As far as the overnight scene goes, I don’t think this tree captures the movie very well. It is not viney or climbable enough. It works well enough in the other two instances though. However, the transition from trunk to branches is not particularly smooth. Additionally, the platform is just that, a platform. It does not blend into the tree structure. As a standalone design, I would not want to feature this front and center. However, it works as part of a forest scene with other trees around to draw attention. The Brachiosaurus pen sign is amazing through.
While I may have harped on the tree a little, it is still a decent tree design. Even if you don’t like it as such, you gain a lot of great parts to design your own tree with. Additionally, the Jeep is awesome. I enjoyed this build quite a lot, but I am biased towards Jurassic Park. I rate the build at 90%.
Brachiosaurus Discovery includes three Minifigures: Dr. Alan Grant, Dr. Ellie Satler, and John Hammond. This marks the second time we’ve seen the latter. Previously, Hammond only came in the T. rex Rampage set. Hammond and Grant are both new prints. Meanwhile, Satler is an amalgamation of the minifigs from Velociraptor Escape and Triceratops Research. All of the minifigs have front and back torso printing, but only Ellie has a double-sided face. Her alternate expression is classic though, and goes great with the set. Ellie also has leg printing, but it doesn’t go all the way around her legs, making it look incomplete.
Interestingly, other than a frog, the set doesn’t include any non-buildable accessories. Similar to T. rex Rampage, Grant comes with a tooth element representing his raptor claw, while Hammond has a buildable cane. I like these characters, but I wish they all had leg printing. On top of that, Ellie’s leg printing needs to go all around her legs like in T. rex Rampage. Additionally, a few more accessories, or an additional Minifigure Jeep driver (like in the movie) would help. I also think Grant needs an extra hairpiece. He was without a hat for most of the scenes represented by this set. I rate the designs at 76%.
Brachiosaurus Discovery (76950) includes the first LEGO® Brachiosaurus figurine.
On top of three minifigs, you get the first ever LEGO® Brachiosaurus. I am very excited about this figurine. Could it have better execution? Sure. Action figures have come a long way since my childhood, and many companies are much better at concealing points of articulation than the LEGO® Group. Additionally, the legs do not move at all. Do these issues bother me a lot? No, but they do register. With that said, I plan to buy multiples of this set in order to get a small herd of Brachiosaurs. I am enamored enough with the figurine to do that. In any case, four characters in a set this size gives 128 bricks/fig. That’s close to average for the Jurassic theme, and actually pretty good when compared to LEGO® sets in general. I rate that at 84%. Averaging this with the design score gives an overall Minifigure grade of 80%.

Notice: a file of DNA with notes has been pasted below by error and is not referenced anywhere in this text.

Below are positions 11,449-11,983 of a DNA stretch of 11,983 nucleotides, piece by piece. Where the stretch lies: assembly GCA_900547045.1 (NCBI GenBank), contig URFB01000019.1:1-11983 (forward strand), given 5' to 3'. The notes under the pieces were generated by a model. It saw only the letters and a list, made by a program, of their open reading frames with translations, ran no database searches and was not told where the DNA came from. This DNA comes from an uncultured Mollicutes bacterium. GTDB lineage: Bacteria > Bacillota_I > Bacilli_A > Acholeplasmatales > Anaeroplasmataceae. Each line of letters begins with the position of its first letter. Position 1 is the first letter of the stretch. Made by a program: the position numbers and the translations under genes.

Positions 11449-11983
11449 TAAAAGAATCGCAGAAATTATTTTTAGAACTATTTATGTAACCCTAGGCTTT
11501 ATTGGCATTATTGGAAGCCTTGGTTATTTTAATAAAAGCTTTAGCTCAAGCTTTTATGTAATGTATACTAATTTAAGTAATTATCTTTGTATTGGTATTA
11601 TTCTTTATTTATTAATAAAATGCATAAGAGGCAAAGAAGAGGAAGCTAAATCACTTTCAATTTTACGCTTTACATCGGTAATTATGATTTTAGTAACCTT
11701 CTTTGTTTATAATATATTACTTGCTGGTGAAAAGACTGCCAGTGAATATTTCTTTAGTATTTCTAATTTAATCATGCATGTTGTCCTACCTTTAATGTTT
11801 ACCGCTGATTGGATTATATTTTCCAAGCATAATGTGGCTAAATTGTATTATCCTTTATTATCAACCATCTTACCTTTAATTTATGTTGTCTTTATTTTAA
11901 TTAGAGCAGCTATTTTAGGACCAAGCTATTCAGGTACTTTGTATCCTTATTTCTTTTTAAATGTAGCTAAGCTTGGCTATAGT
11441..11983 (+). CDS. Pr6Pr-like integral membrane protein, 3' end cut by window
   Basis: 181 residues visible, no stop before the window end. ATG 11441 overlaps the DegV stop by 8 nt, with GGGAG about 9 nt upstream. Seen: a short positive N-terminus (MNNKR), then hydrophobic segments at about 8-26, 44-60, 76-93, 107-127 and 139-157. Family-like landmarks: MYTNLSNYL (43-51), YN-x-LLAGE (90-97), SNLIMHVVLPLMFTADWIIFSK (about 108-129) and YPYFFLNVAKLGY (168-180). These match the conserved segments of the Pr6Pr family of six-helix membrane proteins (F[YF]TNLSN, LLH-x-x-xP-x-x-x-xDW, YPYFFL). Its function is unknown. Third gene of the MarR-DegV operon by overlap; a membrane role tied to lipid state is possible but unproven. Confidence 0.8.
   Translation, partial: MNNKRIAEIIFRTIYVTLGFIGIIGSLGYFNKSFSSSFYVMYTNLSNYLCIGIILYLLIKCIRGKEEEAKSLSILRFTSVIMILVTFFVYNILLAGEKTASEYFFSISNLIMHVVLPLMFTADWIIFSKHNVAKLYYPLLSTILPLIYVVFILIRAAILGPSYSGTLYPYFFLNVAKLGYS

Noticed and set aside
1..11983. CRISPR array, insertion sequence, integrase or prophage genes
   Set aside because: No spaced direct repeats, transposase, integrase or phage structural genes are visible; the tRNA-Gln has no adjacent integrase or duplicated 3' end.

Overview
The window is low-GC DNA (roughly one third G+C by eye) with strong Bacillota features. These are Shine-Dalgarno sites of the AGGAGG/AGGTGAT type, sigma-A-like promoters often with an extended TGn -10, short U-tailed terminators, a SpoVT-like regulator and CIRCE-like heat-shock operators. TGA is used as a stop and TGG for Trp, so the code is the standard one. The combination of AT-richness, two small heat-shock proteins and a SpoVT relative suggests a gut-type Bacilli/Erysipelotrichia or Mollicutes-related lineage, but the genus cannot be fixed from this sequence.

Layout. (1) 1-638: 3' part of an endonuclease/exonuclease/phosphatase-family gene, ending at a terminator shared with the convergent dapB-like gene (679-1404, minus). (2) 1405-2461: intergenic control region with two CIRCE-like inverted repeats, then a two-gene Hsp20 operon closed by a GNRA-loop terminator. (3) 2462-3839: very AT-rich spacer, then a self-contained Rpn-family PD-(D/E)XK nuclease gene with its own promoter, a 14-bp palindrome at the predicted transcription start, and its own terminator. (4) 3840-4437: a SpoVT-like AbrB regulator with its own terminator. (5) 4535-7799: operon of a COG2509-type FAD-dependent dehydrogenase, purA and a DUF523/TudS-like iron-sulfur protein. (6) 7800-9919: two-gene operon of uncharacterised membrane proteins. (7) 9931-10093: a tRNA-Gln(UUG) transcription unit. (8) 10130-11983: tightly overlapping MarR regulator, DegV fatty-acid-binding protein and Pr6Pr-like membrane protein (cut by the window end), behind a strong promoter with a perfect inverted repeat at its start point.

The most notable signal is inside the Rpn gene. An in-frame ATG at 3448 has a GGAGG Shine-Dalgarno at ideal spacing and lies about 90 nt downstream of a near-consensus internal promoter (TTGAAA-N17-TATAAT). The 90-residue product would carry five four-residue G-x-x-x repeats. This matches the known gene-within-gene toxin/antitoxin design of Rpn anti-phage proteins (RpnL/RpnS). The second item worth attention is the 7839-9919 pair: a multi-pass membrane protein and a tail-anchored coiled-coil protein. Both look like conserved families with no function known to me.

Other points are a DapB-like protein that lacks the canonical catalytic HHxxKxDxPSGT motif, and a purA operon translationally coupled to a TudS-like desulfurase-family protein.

Despite misgivings I may have with price and minifig detailing, I love this set. Why? Because you get an amazing Jeep and a Brachiosaurus. If you are building your own LEGO® Jurassic Park, you need more than one of each of those things. In the movie, the park has multiple Jeeps. Additionally, the Brachiosaurus is a herd animal. So, this set is great for collectors in that sense. Both the build and figurine are awesome. If you wait for a sale or double VIP points, you can even offset the high cost/brick a little. The LEGO® Group often re-releases dinosaur figurines with new colors. I look forward to other Brachiosaurs, but will they come with as cool a build? Builds are hit and miss with the Jurassic theme. Of course, I’ll buy it anyway for the color variant… but two or three of these blueish Brachiosaurs is not a bad thing.
I also love this set because it actually ties into the movie. It recreates more than one scene on top of that. With many Jurassic World LEGO® sets, you get builds that have nothing to do with the source material. In fact, faithful recreations of movie moments are surprisingly rare for a theme based on films. Just look at the vehicle based sets… how many of those actually appeared in the movies? Yes, many set resemble movie moments, but this new wave of 30th Anniversary sets really goes the extra mile. They have great Easter eggs, lots of nostalgia, and great characters for Jurassic Park fans. Those are all the staples that make sets successful for AFOLs.
OVERALL SCORE: 83%
Overall, Brachiosaurus Discovery (76960) is a good set, even at full price. It’s expensive for what you get compared to LEGO® in general. However, it has just the right amount of nostalgia, great characters, and an awesome build to make Jurassic Park fans happy. For AFOL fans of the franchise, I think the LEGO® Group hit the mark with this set as well as Dilophosaurus Ambush and Triceratops Research. The LEGO® Group sent me this set for free, but I intend to buy at least one more in order to get another Jeep and Brachiosaurus for my collection. What do you think of Brachiosaurus Discovery? Let me know in the comments below or reach out on social media.
Until next time,